By Andrea D'Asaro
It is normal to be scared and even paralyzed in the midst of so much uncertainty around the Coronavirus (COVID-19). That’s where simple mindfulness practices can help us stay grounded and connected despite recommendations for social distancing. Deep breathing and mindful movement can slow anxiety, stave off depression and stabilize the nervous system. Reaching out to others can boost our sense of connection, increase oxytocin (the love hormone), and maintain our equilibrium so we can help others along the way.
1. Come back to the moment with five mindful breaths
With so much worrisome news about the virus, the rational part of our brain can spin into survival mode - fight, flight, and freeze. Instead, whenever you notice yourself ruminating, worrying, or feeling overwhelmed, try five mindful breaths.
Sit in a comfortable seat with your feet on the ground (lying down or standing are also options). Breathe slowly in through the nose and out through the mouth. This in and out sequence is one full breath. Count five breaths, feeling your nervous system progressively slow down. Pause at the end and check your body and mind to see if anything is different. Continue with 10 or 20 breaths, as you wish. You may want to count your five breaths on your fingers, tracing each digit while taking one breath as an additional grounding with the body.
2. Boost belonging with a self-hug
In this time of the elbow bump, we are advised to avoid hugging. No worries, the self-hug also increases oxytocin, giving you a warm sense of comfort and connection.
Open your arms wide as you take a breath in, then cross them over your chest as you breathe out. Gently grasp your upper arm with the opposite hand and give yourself some kind squeezes. Close your eyes and bring to mind your personal “circle of caring.” Imagine the faces of those people or pets (living or decreased) who care deeply for you, envision them smiling tenderly. Or bring to mind your favorite happy place like a fireplace or a cozy bedroom. Remember to hold your hug for 20 seconds or longer for the best benefits.
3. Try mindful walking in nature
Being in nature, even if that’s your yard or a tree-lined street, can bring multiple benefits. Try a practice of mindful walking.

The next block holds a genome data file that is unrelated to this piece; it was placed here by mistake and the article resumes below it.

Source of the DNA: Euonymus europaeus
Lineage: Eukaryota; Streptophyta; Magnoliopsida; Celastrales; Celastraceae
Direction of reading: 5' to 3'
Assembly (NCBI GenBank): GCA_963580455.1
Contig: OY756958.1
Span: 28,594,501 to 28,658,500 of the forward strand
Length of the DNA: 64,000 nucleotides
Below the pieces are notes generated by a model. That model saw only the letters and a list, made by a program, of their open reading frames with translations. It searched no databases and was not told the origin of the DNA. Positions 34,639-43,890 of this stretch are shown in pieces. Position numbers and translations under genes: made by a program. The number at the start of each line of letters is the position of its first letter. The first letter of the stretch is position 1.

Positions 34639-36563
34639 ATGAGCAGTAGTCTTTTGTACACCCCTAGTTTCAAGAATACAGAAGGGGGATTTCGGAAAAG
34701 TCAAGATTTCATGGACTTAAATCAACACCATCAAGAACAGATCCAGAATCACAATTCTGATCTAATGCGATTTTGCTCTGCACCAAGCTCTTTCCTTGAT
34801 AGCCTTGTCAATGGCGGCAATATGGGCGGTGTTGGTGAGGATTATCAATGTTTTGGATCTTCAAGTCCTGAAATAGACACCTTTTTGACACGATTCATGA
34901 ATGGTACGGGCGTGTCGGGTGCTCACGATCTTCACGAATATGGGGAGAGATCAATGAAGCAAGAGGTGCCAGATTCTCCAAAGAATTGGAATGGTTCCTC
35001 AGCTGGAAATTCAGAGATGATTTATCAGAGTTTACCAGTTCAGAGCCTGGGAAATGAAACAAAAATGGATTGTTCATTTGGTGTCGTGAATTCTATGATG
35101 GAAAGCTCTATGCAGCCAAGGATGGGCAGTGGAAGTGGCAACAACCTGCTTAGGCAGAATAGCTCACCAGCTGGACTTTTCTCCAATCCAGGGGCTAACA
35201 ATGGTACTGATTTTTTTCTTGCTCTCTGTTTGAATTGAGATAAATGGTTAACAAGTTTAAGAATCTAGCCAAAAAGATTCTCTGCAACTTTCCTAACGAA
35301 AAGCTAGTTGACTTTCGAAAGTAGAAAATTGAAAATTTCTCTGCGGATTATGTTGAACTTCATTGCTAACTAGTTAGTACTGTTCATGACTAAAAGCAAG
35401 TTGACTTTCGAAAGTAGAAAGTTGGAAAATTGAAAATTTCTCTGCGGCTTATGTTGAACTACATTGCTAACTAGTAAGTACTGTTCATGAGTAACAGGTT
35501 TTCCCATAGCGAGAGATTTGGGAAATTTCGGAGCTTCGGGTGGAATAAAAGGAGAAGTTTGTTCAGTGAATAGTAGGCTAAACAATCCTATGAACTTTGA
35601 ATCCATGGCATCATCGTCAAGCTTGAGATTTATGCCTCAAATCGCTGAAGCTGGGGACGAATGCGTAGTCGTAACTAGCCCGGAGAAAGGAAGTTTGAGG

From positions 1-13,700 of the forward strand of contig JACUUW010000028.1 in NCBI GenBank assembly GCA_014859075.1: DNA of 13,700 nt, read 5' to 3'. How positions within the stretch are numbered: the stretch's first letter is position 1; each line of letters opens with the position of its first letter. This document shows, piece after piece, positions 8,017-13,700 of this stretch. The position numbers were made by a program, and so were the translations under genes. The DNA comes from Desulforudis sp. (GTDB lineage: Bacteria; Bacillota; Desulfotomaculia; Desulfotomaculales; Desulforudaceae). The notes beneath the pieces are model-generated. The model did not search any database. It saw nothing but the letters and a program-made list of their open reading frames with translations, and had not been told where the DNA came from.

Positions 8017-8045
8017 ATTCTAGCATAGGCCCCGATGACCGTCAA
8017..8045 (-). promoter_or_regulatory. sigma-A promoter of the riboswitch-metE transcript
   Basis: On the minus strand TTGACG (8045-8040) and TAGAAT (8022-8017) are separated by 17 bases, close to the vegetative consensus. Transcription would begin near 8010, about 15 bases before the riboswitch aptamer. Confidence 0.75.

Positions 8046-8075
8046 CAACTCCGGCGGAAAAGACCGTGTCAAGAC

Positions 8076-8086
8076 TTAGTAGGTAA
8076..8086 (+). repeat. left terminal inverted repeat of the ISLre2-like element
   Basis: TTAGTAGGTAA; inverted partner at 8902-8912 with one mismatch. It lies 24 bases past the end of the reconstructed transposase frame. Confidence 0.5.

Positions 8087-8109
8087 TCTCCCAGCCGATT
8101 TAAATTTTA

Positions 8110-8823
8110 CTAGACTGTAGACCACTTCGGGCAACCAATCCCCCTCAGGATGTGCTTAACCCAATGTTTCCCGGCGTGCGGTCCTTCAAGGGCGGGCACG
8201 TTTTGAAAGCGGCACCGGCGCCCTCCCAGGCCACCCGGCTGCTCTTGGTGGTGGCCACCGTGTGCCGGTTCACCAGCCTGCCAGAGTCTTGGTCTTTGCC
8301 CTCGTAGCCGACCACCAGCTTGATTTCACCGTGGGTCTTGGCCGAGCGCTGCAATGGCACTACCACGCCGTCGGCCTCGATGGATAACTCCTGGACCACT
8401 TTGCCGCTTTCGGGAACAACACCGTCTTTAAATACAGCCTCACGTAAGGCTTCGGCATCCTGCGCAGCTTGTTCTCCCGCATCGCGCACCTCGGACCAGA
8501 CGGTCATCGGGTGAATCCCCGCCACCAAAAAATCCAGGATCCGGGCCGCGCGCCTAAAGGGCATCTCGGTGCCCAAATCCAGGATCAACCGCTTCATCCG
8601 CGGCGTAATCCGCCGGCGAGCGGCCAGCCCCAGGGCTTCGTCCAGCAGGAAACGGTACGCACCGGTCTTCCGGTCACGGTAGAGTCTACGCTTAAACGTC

Bring your attention to each step and the movement of each foot against the ground, quietly saying “heel, ball, toe” as you walk. Enjoy your slow walking and remember: there’s no wrong way to bring yourself back to the present.
4. Strengthen basic self-care
Mindfulness is all about paying attention on purpose. This means observing how you feel, what your body and mind are craving and how you may best care for yourself. Instead of reaching for social media, a new video, or a less nutritious treat, consider the healthiest way to nurture yourself - what you might recommend to a good friend.
You might choose one or two new self-care or mindful practices to maintain your equanimity and psychological well-being at this time. Keep in mind, giving yourself kindness allows you to extend it to to others who are struggling at this time, too.
To help those who wish to develop a daily self-care practice, Andrea is offering free on-line or phone sessions tailored to fit your lifestyle and personality, through the end of April. Contact her at firstname.lastname@example.org to set up the best time to connect.
You can practice a short guided mindfulness meditation led by Andrea online here.
Andrea D’Asaro is certified through Shambhala International, through the Learning the Breathe curriculum and through Mindfulness Based Stress Reduction (MBSR) to teach mindfulness. Her spring classes are Mindfulness Meditation for Busy Working People (meeting online) and Mindfulness Self Compassion: A Transformative Workshop. Get more information on all the CE Spring classes here.